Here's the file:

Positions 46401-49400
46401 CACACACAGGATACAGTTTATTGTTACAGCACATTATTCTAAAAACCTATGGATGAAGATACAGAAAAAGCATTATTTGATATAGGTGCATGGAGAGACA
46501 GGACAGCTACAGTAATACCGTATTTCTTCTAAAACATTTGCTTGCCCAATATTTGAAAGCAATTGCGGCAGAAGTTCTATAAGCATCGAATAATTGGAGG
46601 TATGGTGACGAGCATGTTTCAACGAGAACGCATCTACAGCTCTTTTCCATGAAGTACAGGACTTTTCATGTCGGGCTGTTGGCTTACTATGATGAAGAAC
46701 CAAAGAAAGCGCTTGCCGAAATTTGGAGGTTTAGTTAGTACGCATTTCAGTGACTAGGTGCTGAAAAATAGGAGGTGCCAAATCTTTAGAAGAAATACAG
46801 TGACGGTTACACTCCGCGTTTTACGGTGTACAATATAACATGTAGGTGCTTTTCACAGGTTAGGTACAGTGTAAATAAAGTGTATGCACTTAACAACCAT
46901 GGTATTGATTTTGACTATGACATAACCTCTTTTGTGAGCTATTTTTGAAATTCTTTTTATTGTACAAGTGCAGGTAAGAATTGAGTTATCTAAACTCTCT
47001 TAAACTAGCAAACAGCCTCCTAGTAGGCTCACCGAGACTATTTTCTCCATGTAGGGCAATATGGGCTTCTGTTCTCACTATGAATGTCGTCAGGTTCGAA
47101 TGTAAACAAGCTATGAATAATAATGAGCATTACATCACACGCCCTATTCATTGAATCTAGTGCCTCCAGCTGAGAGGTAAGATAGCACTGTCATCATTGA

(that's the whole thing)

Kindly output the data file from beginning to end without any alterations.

Positions 46401-49400
46401 CACACACAGGATACAGTTTATTGTTACAGCACATTATTCTAAAAACCTATGGATGAAGATACAGAAAAAGCATTATTTGATATAGGTGCATGGAGAGACA
46501 GGACAGCTACAGTAATACCGTATTTCTTCTAAAACATTTGCTTGCCCAATATTTGAAAGCAATTGCGGCAGAAGTTCTATAAGCATCGAATAATTGGAGG
46601 TATGGTGACGAGCATGTTTCAACGAGAACGCATCTACAGCTCTTTTCCATGAAGTACAGGACTTTTCATGTCGGGCTGTTGGCTTACTATGATGAAGAAC
46701 CAAAGAAAGCGCTTGCCGAAATTTGGAGGTTTAGTTAGTACGCATTTCAGTGACTAGGTGCTGAAAAATAGGAGGTGCCAAATCTTTAGAAGAAATACAG
46801 TGACGGTTACACTCCGCGTTTTACGGTGTACAATATAACATGTAGGTGCTTTTCACAGGTTAGGTACAGTGTAAATAAAGTGTATGCACTTAACAACCAT
46901 GGTATTGATTTTGACTATGACATAACCTCTTTTGTGAGCTATTTTTGAAATTCTTTTTATTGTACAAGTGCAGGTAAGAATTGAGTTATCTAAACTCTCT
47001 TAAACTAGCAAACAGCCTCCTAGTAGGCTCACCGAGACTATTTTCTCCATGTAGGGCAATATGGGCTTCTGTTCTCACTATGAATGTCGTCAGGTTCGAA
47101 TGTAAACAAGCTATGAATAATAATGAGCATTACATCACACGCCCTATTCATTGAATCTAGTGCCTCCAGCTGAGAGGTAAGATAGCACTGTCATCATTGA